“No Matter Who Wins Ukraine, America Has Already Lost,” Ramon Marks, NI, 08.21.22.

  • “Regardless of who wins the Ukrainian war, the United States will be the strategic loser. Russia will build closer relations with China and other countries on the Eurasian continent, including India, Iran, Saudi Arabia, and the Gulf states. It will turn irrevocably away from European democracies and Washington. Just as President Richard Nixon and Henry Kissinger played the ‘China card’ to isolate the Soviet Union during the Cold War, presidents Vladimir Putin and Xi Jinping will play their cards in a bid to contain U.S. global leadership.”
  • “If the United States continues to keep its head buried in the historical assumptions that prompted the creation of NATO in 1949, things are going to get steadily worse for over-stretched United States military resources and capabilities. The United States is no longer the world’s sole dominant power. More burden sharing in the U.S. alliance system will have to happen sooner or later to deal with the reality of an increasingly multipolar world.”

China-Russia: Allied or aligned?

“Beijing’s Upper Hand in the South China Sea: Why Time Is Running Out to Secure U.S. Interests,” CSIS’s Gregory Poling, FA, 08.18.22.

  • “Besides a military conflict that would likely be lose-lose, there are two other possible outcomes.”
    • “The first is the one that Beijing seeks and toward which the region is drifting. In this scenario, China’s peacetime coercion would continue to raise the risks to neighbors undertaking normal activities in their own waters.”
    • “A far preferable alternative outcome would secure U.S. interests at an acceptable cost by pushing China toward a compromise that its neighbors and the international community could live with.”

Missile defense:

  • No significant developments.

Nuclear arms:

“Interview of the Deputy Minister of Foreign Affairs of Russia Sergei Ryabkov to the Izvestia newspaper,” Izvestia/, 08.22.22. Clues From Russian Views

  • When asked to comment on replacement of New START: “We have repeatedly reiterated that we are fundamentally open to serious, pragmatic and result-oriented engagement aimed at reducing tensions and risks, preventing a dangerous escalation and arms race, and strengthening strategic stability, including through arms control. We also remember very well that the START Treaty is not open-ended and should ideally be replaced by a new agreement or agreements.”
  • “I think it is appropriate to recall the attempts by the Trump administration to force the Chinese side into a dialogue on arms control. ... We do not accept such methods. We advocate that any future interaction between nuclear powers be conducted on the basis of consensus and taking into account the interests of all parties involved.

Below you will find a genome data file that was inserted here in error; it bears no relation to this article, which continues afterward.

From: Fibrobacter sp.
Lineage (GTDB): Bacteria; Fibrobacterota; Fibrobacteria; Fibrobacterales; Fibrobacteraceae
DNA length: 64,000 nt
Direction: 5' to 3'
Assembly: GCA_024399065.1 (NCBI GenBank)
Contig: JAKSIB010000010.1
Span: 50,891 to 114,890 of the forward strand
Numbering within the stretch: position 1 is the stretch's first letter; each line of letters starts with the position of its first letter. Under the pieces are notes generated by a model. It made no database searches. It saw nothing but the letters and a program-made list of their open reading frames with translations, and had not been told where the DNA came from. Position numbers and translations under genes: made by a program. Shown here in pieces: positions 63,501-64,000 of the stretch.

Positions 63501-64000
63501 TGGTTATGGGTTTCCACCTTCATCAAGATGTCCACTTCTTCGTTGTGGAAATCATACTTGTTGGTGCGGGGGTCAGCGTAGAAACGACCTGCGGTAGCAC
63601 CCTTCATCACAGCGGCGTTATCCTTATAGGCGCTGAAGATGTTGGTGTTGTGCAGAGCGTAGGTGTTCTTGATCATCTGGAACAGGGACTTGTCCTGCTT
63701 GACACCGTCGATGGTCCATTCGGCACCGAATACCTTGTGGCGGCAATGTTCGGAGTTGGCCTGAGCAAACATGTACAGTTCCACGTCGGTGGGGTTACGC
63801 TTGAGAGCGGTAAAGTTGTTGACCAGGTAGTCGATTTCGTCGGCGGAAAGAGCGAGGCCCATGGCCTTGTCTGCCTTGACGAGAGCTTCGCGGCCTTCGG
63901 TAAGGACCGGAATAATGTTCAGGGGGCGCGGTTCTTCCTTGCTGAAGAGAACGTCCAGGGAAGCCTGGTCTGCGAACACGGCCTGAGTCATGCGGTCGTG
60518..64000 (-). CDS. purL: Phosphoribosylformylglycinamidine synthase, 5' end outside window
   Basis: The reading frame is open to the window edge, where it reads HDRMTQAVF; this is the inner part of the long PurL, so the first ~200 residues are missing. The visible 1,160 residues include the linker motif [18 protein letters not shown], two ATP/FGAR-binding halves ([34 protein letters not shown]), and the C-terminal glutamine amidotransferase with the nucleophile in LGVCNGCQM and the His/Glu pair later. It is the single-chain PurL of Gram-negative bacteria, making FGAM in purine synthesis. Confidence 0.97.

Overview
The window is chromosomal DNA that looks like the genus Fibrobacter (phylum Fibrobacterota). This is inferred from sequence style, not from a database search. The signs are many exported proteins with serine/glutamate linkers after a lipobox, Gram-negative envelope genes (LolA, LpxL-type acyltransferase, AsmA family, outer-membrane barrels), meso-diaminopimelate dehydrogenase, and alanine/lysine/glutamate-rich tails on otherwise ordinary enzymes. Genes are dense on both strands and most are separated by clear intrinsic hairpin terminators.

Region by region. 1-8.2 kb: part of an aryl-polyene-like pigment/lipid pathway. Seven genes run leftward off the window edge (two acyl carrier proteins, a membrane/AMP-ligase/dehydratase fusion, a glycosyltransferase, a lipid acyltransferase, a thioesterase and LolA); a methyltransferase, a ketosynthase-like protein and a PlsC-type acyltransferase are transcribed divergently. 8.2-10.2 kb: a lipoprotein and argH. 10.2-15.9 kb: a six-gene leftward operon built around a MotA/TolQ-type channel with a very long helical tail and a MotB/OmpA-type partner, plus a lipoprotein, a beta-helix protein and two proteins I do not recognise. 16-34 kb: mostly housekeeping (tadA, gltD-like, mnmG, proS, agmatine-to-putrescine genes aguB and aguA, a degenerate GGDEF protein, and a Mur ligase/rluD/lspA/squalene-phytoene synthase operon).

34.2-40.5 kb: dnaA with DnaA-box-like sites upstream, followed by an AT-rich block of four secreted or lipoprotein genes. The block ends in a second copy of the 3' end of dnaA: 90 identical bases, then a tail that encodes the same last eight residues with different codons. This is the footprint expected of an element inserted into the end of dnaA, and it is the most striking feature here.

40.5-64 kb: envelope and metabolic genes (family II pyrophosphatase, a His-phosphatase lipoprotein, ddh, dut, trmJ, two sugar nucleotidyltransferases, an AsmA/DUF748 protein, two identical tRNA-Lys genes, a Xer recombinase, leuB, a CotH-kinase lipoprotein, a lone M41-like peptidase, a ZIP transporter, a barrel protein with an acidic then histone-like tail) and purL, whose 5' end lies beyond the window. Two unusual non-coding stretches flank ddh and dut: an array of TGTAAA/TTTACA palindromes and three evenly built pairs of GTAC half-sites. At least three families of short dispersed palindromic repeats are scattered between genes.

• When asked to evaluate the probability of a direct clash between Russian and NATO forces that would lead to a nuclear war: “The destructive course of the NATO countries to ignore our ‘red lines’ and get involved in a confrontation with Russia in Ukraine, balancing on the brink of a direct armed conflict, is extremely risky. It is obvious that this is fraught with further escalation, up to a military clash of nuclear powers with dire consequences. This must be prevented.”
  • When asked under what conditions Russia could use nuclear weapons: “You quite rightly made a reference to the Fundamentals of the State Policy of the Russian Federation in the field of nuclear deterrence. The doctrinal guidelines … are extremely clear: Russia hypothetically allows a nuclear response only in response to aggression using WMD against us or our allies, or aggression using conventional weapons, when the very existence of the state is threatened. The key word in both scenarios is ‘aggression.’ In other words, the use of nuclear weapons by Russia is possible only in response to an attack—for self-defense in emergency circumstances.”
  • “The issue of the exchange of imprisoned citizens of Russia and the United States is a very sensitive matter, which is unacceptable to be put on public display.”

“Global food insecurity and famine from reduced crop, marine fishery and livestock production due to climate disruption from nuclear war soot injection.,” Lili Xia, Alan Robock, Kim Scherrer, Cheryl S. Harrison, Benjamin Leon Bodirsky, Isabelle Weindl, Jonas Jägermeyr, Charles G. Bardeen, Owen B. Toon and Ryan Heneghan, Nature, 2002.

  • “Atmospheric soot loadings from nuclear weapon detonation would cause disruptions to the Earth’s climate, limiting terrestrial and aquatic food production. Here, we use climate, crop and fishery models to estimate the impacts arising from six scenarios of stratospheric soot injection, predicting the total food calories available in each nation post-war after stored food is consumed. In quantifying impacts away from target areas, we demonstrate that soot injections larger than 5 Tg would lead to mass food shortages, and livestock and aquatic food production would be unable to compensate for reduced crop output, in almost all countries. Adaptation measures such as food waste reduction would have limited impact on increasing available calories. We estimate more than 2 billion people could die from nuclear war between India and Pakistan, and more than 5 billion could die from a war between the United States and Russia—underlining the importance of global cooperation in preventing nuclear war.”